Accession Number : AD1030126

Title :   Deglycosylated Filovirus Glycoproteins as Effective Vaccine Immunogens

Descriptive Note : Technical Report,01 May 2014,31 Aug 2015


Personal Author(s) : Maury,Wendy

Full Text :

Report Date : 01 Nov 2015

Pagination or Media Count : 37

Abstract : Viruses within the two filoviral genera, Ebolavirus (EBOV) and Marburgvirus (MARV), continue to cause episodic outbreaks in Africa. In addition, because these viruses can be aerosolized, there is concern that these viruses will be weaponized, leading to the listing of filoviruses on the CDC and NIAID select agents Category A biodefense pathogens list. No antivirals or vaccines against these deadly hemorrhagic viruses are currently available, although a number of experimental vaccines have proven successful against homologous challenge in rodents and nonhuman primates. All vaccines that are being tested include in their composition the heavily glycosylated filovirus glycoprotein (GP) that is sufficient for protection against homologous lethal challenge. Evidence indicates that protection is primarily mediated by antibodies (Abs) raised against the GP that can neutralize the homologous antigen, but have little to no neutralizing capabilities against GPs from other filovirus species. The current challenge in the field is to develop an EBOV vaccine that not only protects against challenge with the homologous virus, but is also protective against other filoviruses and no univalent immunogen currently provides such broad efficacy. Studies with other enveloped viruses demonstrate that deglycosylation of the viral glycoprotein yields an immunogen that provides better protection against lethal challenge with the homologous strain of virus and yields enhanced antibody binding of more distantly related viruses. In this application, we propose to determine if removal of glycans on EBOV GP will expose cryptic epitopes within conserved regions of the glycoprotein, thereby enhancing the production of antibodies that will protect against homologous and heterologous challenge. With strong preliminary data supporting this work, we propose to assess the protection afforded by our glycan mutant GPs against EBOV and MARV challenge.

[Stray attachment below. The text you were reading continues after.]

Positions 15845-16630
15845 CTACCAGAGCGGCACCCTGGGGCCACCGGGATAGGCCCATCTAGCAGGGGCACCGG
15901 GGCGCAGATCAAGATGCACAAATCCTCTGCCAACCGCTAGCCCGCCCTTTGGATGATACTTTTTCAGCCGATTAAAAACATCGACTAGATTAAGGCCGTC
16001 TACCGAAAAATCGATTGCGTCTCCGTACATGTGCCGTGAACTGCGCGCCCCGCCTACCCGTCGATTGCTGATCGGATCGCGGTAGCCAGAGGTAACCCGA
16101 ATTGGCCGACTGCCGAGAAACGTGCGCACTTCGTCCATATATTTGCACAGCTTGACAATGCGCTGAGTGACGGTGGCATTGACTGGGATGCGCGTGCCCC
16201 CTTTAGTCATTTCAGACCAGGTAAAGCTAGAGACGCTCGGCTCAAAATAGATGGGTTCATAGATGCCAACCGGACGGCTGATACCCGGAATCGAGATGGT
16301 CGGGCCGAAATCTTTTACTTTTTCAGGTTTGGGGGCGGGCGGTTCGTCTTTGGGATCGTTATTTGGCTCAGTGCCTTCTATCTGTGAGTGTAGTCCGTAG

Descriptors :   vaccines , biomedical research , viral structures , virus diseases , animal diseases , GLYCOPROTEINS

Subject Categories : Biochemistry
      Medicine and Medical Research

Distribution Statement : APPROVED FOR PUBLIC RELEASE